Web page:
On Tuesdays, the pub plays host to an acoustic music session where local mandolin and bouzouki players add extra cadence to a clutch of guitars. Thursday is quiz night, while the weekends need no extra attractions to pull in the punters – whether they’re the dyed-in-the- wool locals or those well-heeled city types who have been drawn to this pretty commuter-belt village.

On this Monday night the talk around the bar is of the last knockings of the beating season on the local shoots. Displays around the wall – fishing floats, stuffed birds, riding hats, and pictures of grouse, fish, and the local hunt – each play to the country sports theme.

The restaurant is more formal, and with choices like sea bass (£14.95), feta-stuffed pheasant breast (£12.95) and a 12oz sirloin steak (£19.95) it is certainly aiming for a spot well up the market, reflecting Martin’s former life as a city restaurateur. An early bird menu at two courses for £13 and similarly priced Sunday lunch menu, offers keener value for money. Local produce predominates.

For those who aren’t dining, he offers unusual snacks ranging from hard-boiled eggs to sauteed pheasant legs, by way of tiny game pies and home-made pork scratchings. It all fits with the bucolic theme, and as Martin greets his guests with Bailey in tow, it’s pretty clear he’s enjoying the lifestyle change too.


Twitter: @jenkolovesbeer


Name: The Duke of Wellington

Host: Martin Spalding

Type: Village pub and restaurant

Opening hours: 3-11pm Mon-Fri, noon-11pm Sat, noon-10.30pm Sun

Beers: Copper Dragon Best (£2.90), Golden Pippin (£2.90), John Smith’s (£2.70) plus one guest real ale, currently York Guzzler. John Smith’s Smooth (£2.90), Carling (£3.10), Foster’s (£3.10), Stella Artois (£3.25), Guinness (£3.40)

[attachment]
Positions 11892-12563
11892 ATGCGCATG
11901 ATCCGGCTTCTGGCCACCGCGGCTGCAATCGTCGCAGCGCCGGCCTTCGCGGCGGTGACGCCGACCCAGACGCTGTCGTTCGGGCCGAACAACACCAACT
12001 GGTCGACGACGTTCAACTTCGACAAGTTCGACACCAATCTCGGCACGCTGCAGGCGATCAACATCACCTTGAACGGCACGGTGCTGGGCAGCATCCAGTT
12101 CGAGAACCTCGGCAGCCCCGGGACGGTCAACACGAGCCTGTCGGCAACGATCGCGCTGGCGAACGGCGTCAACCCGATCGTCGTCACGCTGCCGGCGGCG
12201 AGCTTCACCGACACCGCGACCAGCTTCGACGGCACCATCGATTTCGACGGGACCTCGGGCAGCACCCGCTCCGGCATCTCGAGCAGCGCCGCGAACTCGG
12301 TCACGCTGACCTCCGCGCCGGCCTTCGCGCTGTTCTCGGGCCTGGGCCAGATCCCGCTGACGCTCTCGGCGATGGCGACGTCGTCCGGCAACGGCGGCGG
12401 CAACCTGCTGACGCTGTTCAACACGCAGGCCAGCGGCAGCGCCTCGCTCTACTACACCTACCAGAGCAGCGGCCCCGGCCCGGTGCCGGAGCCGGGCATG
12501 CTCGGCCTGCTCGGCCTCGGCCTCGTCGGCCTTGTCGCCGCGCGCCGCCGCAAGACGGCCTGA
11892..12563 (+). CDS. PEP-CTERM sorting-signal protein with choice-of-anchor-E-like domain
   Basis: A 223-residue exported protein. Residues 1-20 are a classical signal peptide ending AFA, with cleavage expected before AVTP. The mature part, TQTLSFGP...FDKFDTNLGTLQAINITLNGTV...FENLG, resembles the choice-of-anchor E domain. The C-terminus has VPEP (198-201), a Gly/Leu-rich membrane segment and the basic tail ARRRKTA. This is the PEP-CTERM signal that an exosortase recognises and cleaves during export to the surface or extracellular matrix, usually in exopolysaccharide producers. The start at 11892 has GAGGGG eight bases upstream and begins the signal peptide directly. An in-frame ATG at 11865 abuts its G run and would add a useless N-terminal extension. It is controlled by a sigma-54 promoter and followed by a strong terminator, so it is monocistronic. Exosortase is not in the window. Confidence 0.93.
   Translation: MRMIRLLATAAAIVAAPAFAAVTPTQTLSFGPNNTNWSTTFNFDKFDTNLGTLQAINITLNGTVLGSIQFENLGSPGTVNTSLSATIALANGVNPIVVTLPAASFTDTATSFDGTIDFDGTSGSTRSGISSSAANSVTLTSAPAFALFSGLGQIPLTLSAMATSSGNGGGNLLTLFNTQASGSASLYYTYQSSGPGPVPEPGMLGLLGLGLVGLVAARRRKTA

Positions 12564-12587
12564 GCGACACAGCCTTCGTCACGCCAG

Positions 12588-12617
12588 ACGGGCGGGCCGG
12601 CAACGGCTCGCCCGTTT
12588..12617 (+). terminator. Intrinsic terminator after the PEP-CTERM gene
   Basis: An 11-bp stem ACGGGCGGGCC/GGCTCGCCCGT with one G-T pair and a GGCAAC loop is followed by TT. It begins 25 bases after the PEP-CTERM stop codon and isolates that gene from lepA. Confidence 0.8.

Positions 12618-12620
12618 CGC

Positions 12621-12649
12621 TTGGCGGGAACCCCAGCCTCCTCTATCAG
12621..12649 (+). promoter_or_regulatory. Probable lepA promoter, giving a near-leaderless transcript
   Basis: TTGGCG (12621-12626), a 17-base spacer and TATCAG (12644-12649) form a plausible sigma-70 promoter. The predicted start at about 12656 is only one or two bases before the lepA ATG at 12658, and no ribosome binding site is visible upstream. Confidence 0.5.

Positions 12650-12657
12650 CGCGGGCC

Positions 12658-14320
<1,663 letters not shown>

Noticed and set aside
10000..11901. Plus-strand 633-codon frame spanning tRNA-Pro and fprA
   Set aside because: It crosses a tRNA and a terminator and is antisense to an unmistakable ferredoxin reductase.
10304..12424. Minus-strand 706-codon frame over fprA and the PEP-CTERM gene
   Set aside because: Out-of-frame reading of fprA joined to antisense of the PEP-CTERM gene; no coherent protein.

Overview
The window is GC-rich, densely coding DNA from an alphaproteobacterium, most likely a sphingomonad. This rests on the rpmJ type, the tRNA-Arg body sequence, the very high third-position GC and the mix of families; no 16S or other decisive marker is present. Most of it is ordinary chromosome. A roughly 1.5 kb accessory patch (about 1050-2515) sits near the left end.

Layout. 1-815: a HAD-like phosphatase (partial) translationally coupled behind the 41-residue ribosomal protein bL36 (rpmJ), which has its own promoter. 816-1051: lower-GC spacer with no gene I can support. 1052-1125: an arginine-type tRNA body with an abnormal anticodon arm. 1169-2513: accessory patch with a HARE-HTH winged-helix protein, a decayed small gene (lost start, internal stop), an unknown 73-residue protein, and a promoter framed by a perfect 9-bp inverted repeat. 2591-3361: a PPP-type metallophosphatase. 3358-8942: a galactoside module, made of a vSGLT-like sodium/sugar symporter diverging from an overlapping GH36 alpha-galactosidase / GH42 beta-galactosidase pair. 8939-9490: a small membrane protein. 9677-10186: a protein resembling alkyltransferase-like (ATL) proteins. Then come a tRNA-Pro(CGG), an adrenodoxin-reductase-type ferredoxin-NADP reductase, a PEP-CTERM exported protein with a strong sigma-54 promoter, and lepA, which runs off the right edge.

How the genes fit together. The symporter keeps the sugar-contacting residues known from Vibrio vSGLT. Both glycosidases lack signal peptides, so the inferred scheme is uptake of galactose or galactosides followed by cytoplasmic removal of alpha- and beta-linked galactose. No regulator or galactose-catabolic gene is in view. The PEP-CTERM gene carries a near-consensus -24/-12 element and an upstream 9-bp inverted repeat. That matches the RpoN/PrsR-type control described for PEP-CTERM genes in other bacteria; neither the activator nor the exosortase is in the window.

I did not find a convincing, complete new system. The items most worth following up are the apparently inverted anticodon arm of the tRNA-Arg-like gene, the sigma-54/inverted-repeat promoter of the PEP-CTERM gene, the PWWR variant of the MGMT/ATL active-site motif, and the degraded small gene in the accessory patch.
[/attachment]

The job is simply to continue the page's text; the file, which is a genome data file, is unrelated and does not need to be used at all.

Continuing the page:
Wine: Good choice from £2.15-glass and £11.95-bottle

Food: Restaurant open 5-9pm Mon-Fri; noon-2.30 and 5-9pm Sat; noon-6pm Sun

Entertainment: Tuesday acoustic night, Thursday quiz, TV with ESPN Sports

Children: Welcomed if well-behaved

Dogs: Welcomed

Disabled: Straightforward access from front door Beer Garden: Outdoor drinking space to rear

Parking: Large area to rear

Telephone: 01937 573259

Beer of the week

Suffolk Smokey

Fair play to St Peter’s – as a brewery they refuse to simply follow the herd.

Their distinctive medicine bottle style and some of their interesting and experimental recipes, set them apart from the great mass of companies competing for attention in the Craft Brewery space.

Their fruit beers are great, their organic ales lovely. But it doesn’t always work, and Suffolk Smokey Peated Beer didn’t make any beey bells ring sweetly for me.

Again, to be fair, it does exactly what it says on the label. There’s a great enticing whiff of peat as you prise off the cap; the first sip sends a rich blast of dry smokiness barrelling across the palate.

There are suggestions of malt whisky here – and that’s no bad thing – but I do take issue with the label’s claim that this is a “balance of malt sweetness and hop bitterness”. In fact the smoky peatiness totally dominates, right through into an aftertaste which makes you feel like you’ve sucked up the rainwater from the bottom of a dirty ashtray in the beer garden.

This may be your thing. It ain’t mine.